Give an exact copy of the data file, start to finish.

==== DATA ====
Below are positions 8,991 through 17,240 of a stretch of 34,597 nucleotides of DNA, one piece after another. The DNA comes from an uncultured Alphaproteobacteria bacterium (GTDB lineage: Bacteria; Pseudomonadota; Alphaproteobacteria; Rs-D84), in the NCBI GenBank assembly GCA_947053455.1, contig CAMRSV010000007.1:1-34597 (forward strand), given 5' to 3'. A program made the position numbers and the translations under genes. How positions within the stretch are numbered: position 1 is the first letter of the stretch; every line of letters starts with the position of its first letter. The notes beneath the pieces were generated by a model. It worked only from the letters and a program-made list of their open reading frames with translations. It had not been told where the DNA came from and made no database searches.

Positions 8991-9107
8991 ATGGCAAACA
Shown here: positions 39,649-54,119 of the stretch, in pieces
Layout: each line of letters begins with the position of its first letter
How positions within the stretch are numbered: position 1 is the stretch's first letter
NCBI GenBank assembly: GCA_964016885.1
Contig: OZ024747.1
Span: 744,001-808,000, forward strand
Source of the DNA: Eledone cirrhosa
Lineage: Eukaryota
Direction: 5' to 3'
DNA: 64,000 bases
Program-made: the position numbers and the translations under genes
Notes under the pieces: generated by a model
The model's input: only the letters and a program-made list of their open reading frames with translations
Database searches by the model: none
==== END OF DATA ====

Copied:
Below are positions 8,991 through 17,240 of a stretch of 34,597 nucleotides of DNA, one piece after another. The DNA comes from an uncultured Alphaproteobacteria bacterium (GTDB lineage: Bacteria; Pseudomonadota; Alphaproteobacteria; Rs-D84), in the NCBI GenBank assembly GCA_947053455.1, contig CAMRSV010000007.1:1-34597 (forward strand), given 5' to 3'. A program made the position numbers and the translations under genes. How positions within the stretch are numbered: position 1 is the first letter of the stretch; every line of letters starts with the position of its first letter. The notes beneath the pieces were generated by a model. It worked only from the letters and a program-made list of their open reading frames with translations. It had not been told where the DNA came from and made no database searches.

Positions 8991-9107
8991 ATGGCAAACA
Shown here: positions 39,649-54,119 of the stretch, in pieces
Layout: each line of letters begins with the position of its first letter
How positions within the stretch are numbered: position 1 is the stretch's first letter
NCBI GenBank assembly: GCA_964016885.1
Contig: OZ024747.1
Span: 744,001-808,000, forward strand
Source of the DNA: Eledone cirrhosa
Lineage: Eukaryota
Direction: 5' to 3'
DNA: 64,000 bases
Program-made: the position numbers and the translations under genes
Notes under the pieces: generated by a model
The model's input: only the letters and a program-made list of their open reading frames with translations
Database searches by the model: none